Today, the Fourteenth Court of Appeals released its published opinion in Villalpando v. Villalpando, No 14-14-00526-CV, affirming the decree entered by the 257th.
Susana and Armando Villalpando were married in 2003 and had two children during the marriage. In February 2010, Susana moved to Dallas with the children. In November 2012, Armando filed for divorce, alleging insupportability as the grounds. Susana counterpetitioned for divorce on the grounds of cruel treatment.
At trial, Susana and her sister testified to Armando’s physical abuse of Susana. The COA notes Armando testified he had a drinking problem during the marriage, but does not indicate he contested Susana’s allegations of domestic violence. The trial court granted the divorce on the grounds of insupportability.
Also at trial, the parties testified that they own “many properties and four vehicles” but neither party submitted documentary evidence to support the values of most of the properties. Armando submitted into evidence 5 years of tax returns and an FIS showing his monthly net resources. The trial court divided the parties’ community property and ordered child support based on Armando’s FIS.
On appeal, Susana challenged the grounds upon which the divorce was granted, the division of the property, and the amount of child support ordered. As for the grounds, the COA stated that the trial court had discretion to deny the request for the cruel treatment grounds without further analysis.
Susana also challenged the division of property, arguing:
(1) the trial court mischaracterized two pieces of separate property as community property, (2) in dividing the community estate, the trial court failed to consider all of the factors Susana raised, (3) the trial court abused its discretion in granting a disproportionate amount of the estate to Armando, and (4) the trial court abused its discretion in failing to calculate the amount of the reconstituted estate.
On the first point, the COA held that (I bet you know where this is going) because there was either little evidence or conflicting evidence regarding the characterization of the two pieces of property, the trial court could have reasonably found there was insufficient evidence to meet the clear and convincing evidence standard to overcome the CP presumption.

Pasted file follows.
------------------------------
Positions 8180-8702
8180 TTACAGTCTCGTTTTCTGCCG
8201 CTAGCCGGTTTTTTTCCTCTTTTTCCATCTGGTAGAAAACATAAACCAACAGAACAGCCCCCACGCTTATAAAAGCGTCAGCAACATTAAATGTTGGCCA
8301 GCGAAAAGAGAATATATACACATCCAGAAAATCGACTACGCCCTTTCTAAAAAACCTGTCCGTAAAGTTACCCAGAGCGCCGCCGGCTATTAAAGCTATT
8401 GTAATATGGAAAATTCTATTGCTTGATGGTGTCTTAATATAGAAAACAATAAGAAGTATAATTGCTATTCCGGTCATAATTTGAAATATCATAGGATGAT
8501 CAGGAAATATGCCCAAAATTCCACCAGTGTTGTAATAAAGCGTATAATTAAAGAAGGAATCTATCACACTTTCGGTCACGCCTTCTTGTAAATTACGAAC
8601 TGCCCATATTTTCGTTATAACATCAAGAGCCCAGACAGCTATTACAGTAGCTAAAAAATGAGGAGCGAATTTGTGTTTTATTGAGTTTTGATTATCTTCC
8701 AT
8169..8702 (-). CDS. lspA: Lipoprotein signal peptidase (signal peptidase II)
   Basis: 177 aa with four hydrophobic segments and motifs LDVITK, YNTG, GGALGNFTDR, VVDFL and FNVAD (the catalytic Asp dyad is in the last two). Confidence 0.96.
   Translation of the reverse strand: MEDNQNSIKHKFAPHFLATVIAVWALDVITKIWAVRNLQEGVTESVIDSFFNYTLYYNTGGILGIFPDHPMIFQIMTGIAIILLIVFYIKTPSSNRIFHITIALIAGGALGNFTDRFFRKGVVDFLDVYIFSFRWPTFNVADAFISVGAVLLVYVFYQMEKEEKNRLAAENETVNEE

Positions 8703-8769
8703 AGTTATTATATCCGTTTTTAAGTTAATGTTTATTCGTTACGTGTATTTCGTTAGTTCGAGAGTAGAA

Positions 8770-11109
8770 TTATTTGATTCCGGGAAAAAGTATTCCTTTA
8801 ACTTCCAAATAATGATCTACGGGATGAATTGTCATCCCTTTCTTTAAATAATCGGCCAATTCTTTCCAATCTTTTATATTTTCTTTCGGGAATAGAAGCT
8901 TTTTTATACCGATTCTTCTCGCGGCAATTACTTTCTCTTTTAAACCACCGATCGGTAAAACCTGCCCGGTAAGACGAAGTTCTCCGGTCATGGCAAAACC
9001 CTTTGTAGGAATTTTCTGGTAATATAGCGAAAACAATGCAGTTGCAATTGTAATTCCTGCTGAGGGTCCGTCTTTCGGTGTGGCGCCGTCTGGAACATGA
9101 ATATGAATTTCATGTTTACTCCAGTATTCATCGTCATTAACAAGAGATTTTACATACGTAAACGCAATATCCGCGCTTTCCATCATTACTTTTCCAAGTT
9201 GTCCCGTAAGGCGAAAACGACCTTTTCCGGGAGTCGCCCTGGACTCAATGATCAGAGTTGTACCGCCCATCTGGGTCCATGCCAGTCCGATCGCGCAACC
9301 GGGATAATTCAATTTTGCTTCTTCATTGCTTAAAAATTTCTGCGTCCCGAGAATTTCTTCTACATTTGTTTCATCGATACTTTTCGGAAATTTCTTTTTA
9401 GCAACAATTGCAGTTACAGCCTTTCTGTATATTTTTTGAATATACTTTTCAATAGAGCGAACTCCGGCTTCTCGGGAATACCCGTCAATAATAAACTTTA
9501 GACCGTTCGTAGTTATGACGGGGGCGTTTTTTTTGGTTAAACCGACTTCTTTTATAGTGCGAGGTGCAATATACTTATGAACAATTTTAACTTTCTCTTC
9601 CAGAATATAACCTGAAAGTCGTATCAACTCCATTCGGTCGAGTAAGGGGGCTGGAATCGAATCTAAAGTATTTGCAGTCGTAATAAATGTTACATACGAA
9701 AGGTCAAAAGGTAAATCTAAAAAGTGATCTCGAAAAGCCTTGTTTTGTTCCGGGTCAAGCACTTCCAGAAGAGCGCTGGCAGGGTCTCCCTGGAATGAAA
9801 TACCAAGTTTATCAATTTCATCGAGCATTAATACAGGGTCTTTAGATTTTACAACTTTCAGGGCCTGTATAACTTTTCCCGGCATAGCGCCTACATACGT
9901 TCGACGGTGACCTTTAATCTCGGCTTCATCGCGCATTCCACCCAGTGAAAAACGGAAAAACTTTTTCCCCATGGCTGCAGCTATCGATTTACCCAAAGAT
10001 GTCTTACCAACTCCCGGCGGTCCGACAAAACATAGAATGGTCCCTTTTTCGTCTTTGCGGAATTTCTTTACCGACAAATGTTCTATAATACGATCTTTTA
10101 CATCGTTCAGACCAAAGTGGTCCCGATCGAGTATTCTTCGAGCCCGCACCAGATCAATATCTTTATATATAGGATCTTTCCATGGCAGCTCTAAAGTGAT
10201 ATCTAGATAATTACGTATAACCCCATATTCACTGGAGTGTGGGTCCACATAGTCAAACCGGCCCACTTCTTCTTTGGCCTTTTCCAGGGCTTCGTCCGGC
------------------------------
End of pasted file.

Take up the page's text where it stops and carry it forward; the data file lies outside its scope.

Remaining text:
As to the second point, Susana argued the trial court did not consider the evidence of fault or the disparities in the parties ages, abilities, earning capacities, and separate estates, but she did not cite any portion of the record indicating this. If anything, the COA stated, it appeared from the record the trial court took those factors into account and awarded Susana a larger portion of the community estate.
Susana also argued Armando received a disproportionate share of the CP based on several assertions, e.g. the evidence was insufficient to find there was a $16,000 debt on one of the properties. The COA added up the values of Susana’s award and then Armando’s and found “[c]ontrary to Susana’s assertions, the trial court awarded her a disproportionately higher amount of the community estate.”
As for the reconstituted estate allegation, Susana alleged the trial court erred by failing to make a finding of fact that Susana failed to prove an actual or constructive fraud by Armando on the community estate. The COA noted that Susana requested findings of fact and conclusions of law, which the trial court issued. But the findings of fact and conclusions of law issued by the trial court did not include a finding of fact or conclusion of law related to the claim of fraud on the community or Susana’s request for a reconstituted estate. Because Susana did not request additional findings, she waived the right to complain on appeal about the trial court’s purported failure to make the omitted findings of fact or conclusions of law.
Susana alleged the trial court erred by denying her reimbursement claim, but this allegation hinged on Susana’s assertion one of the properties should have been characterized as separate property. Because the trial court did not err in finding it was community property, the improvements thereon benefited the community estate.
Finally, Susana challenged the order for child support, arguing the evidence was legally and factually insufficient to support the order. On review, the court uses a two-prong test to determine whether the trial court abused its discretion: 1) Did the trial court have sufficient information upon which to exercise its discretion? 2) If so, did the trial court abuse its discretion by rendering a child-support order that was manifestly unjust or unfair? The COA found Armando’s FIS, 5 years of tax returns, and receipt for rental properties were sufficient to establish Armando’s monthly net resources. Susana did not produce any evidence supporting her contention that Armando was underreporting his income.